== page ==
Long before COVID-19, my husband and I were already washing our hands incessantly and wiping down every public surface with disinfectant wipes, but for a vastly different reason – food allergens. Our young son is one of a growing number of children that has food allergies. According to the CDC, food allergies in children increased by 50% between 1997-2011 with peanut or tree nut allergies more than tripling between 1997-2008 alone.
“What’s with all the hand washing and wiping down surfaces?”, you (and many, many others) might ask. Not only does our son have multiple food allergies, but he’s also had multiple life-threatening allergic reactions – including once in a clinical setting. Nowadays, it’s not just the prevalence of food allergies that’s increasing, it’s also the severity. Hospitalizations and treatments for food allergies are on the rise, and many children that outgrow their food allergies are not doing so until later stages in life. Trust me, “code white” is not something that we would EVER want to hear again.
This is not the quality of life that we want for our son.
The thought of sending our multiple-food allergic child to school sends chills (multiplying) down my spine. It’s tough enough dealing with the everyday pressures of being a kid in today’s world, but imagine having to do so in an environment that is literally covered in substances that can literally send you to the hospital (the fact is, no matter how good the janitorial staff, literally every surface in a classroom is going to have some form of contact with one of the 8 major food-allergens).
So now what? Are we destined to live in solitude or some sort of allergen-free commune? And don’t get me started on the costs involved. Is this our new reality? No! As it turns out, food allergies can be treatable. And while the treatments (more on this soon) can be scary at times, from our experience, with the right doctor, they are effective and safe.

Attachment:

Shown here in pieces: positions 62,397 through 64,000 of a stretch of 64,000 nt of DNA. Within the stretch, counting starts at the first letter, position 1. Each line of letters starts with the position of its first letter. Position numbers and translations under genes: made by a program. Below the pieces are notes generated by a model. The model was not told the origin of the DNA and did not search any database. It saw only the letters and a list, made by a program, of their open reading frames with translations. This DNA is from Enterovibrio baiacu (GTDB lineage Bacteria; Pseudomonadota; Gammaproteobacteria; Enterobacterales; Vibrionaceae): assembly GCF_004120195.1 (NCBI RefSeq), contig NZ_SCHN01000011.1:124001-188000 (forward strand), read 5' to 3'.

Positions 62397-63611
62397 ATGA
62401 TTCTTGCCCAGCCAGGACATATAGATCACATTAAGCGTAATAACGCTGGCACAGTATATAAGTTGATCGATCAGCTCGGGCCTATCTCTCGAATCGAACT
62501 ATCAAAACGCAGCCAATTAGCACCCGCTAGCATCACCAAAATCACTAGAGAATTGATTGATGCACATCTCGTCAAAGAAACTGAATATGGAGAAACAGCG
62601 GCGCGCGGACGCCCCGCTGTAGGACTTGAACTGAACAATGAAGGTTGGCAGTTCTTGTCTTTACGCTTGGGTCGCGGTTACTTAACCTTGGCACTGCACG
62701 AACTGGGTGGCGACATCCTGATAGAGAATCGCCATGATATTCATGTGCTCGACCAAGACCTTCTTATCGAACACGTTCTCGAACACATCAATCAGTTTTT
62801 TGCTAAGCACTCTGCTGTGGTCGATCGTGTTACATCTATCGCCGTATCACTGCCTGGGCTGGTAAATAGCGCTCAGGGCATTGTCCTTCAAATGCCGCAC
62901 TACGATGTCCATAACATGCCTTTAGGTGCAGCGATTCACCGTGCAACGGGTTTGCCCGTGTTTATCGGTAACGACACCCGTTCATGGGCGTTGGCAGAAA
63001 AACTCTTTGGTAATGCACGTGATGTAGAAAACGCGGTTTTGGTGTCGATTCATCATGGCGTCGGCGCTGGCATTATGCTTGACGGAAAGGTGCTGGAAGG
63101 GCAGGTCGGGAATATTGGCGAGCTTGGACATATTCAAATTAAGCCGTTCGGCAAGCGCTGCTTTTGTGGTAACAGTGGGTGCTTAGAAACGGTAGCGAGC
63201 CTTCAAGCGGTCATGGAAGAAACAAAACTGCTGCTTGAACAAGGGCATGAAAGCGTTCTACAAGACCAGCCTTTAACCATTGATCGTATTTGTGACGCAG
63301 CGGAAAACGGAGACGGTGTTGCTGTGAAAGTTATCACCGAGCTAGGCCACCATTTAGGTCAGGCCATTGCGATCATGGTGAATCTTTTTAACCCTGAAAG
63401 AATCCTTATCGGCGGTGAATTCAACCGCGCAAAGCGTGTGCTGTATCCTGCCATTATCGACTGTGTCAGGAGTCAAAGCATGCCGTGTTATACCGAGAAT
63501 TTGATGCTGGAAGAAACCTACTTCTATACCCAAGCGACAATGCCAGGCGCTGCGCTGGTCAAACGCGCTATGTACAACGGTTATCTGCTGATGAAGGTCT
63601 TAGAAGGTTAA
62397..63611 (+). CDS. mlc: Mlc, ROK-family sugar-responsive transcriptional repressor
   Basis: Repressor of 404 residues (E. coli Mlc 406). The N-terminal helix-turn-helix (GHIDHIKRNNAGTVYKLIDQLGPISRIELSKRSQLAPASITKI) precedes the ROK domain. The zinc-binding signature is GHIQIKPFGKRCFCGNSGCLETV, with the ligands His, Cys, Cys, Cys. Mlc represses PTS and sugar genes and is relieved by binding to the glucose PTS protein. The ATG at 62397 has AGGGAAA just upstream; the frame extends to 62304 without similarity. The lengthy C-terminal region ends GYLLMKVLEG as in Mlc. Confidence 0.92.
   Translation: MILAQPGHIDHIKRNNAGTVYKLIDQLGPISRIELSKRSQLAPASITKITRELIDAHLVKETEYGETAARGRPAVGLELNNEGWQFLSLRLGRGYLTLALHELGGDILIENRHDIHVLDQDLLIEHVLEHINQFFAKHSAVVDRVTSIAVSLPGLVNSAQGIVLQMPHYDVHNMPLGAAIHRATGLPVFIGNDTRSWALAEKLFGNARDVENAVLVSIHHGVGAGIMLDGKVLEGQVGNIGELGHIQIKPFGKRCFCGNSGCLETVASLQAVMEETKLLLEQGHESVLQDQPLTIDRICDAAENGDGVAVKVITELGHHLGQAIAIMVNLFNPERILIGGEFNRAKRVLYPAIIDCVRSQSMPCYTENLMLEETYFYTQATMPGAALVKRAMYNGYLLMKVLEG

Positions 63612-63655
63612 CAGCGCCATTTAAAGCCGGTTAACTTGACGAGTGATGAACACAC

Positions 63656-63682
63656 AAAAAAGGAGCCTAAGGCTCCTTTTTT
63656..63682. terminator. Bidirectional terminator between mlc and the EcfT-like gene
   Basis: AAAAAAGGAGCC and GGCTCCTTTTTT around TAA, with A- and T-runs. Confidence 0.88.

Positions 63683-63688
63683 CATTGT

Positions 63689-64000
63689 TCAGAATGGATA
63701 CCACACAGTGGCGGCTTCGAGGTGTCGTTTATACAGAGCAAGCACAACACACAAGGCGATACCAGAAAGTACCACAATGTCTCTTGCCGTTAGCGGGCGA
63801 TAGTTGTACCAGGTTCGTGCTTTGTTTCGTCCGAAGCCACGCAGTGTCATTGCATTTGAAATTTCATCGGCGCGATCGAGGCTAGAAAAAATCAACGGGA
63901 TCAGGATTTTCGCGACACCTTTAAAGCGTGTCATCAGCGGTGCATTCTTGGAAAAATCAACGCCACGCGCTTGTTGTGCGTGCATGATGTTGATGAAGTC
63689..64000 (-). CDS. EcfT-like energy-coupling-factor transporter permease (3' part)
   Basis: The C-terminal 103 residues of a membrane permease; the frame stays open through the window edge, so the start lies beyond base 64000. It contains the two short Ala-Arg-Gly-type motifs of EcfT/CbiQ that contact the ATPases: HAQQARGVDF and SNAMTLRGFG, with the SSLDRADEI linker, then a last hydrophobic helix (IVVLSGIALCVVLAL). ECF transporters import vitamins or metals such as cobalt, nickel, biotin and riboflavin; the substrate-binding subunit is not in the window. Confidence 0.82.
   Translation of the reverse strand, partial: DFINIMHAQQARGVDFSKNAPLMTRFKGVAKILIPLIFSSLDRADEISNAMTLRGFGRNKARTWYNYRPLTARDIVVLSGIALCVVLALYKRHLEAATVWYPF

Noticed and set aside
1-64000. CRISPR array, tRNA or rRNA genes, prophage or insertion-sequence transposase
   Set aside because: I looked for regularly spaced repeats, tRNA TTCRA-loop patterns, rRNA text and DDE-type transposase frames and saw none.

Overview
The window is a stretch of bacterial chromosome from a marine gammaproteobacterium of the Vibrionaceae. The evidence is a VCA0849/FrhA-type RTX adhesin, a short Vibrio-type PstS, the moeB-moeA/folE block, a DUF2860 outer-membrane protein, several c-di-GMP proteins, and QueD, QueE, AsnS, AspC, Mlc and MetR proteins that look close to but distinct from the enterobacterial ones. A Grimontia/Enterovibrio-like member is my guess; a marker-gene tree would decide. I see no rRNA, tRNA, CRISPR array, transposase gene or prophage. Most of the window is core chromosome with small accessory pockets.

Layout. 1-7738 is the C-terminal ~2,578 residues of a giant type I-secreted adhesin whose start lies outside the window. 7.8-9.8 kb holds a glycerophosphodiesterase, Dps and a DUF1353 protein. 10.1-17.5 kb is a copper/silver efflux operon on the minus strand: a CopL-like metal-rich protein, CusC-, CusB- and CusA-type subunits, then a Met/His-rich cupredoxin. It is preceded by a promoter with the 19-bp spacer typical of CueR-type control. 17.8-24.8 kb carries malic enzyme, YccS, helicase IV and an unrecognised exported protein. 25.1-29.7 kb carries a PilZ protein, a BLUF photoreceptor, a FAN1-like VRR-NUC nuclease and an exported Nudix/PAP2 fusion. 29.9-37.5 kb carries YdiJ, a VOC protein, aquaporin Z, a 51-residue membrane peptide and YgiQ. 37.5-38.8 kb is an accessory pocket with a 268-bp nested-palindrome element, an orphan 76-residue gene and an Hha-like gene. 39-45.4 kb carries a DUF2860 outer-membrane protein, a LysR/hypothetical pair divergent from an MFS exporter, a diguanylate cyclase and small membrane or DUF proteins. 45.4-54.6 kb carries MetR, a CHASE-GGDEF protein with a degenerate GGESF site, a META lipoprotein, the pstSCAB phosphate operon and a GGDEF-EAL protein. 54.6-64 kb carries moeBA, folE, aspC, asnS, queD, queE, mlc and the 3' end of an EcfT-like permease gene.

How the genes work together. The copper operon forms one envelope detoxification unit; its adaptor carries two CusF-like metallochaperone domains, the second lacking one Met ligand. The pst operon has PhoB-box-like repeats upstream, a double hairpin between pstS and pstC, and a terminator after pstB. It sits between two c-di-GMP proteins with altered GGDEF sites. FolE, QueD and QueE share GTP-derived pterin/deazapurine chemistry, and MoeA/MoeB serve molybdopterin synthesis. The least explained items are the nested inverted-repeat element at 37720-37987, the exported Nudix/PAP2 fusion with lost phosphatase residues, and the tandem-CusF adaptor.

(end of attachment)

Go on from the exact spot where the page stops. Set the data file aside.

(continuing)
I’m not going to lie – having a child that is multiple-food allergic makes the world terrifying at times. But, much in the same way that vaccines are now allowing us to see a light in the tunnel from the Covid-19 pandemic, food allergy treatments are giving those afflicted with food allergies and their families hope. And while we’re in for the long-haul in our case, we at least have the end in sight, even if it’s at least another 5 years away.
The information on this website is not intended or implied to be a substitute for professional medical advice, diagnosis, or treatment. All content, including text, graphics, images, and information, contained on or available through this website is for general information purposes only. Always seek the advice of your physician or other qualified health care provider with any questions you may have regarding a medical condition or treatment and before undertaking a new health care regimen. Never disregard professional medical advice or delay in seeking it because of something you have read on this website.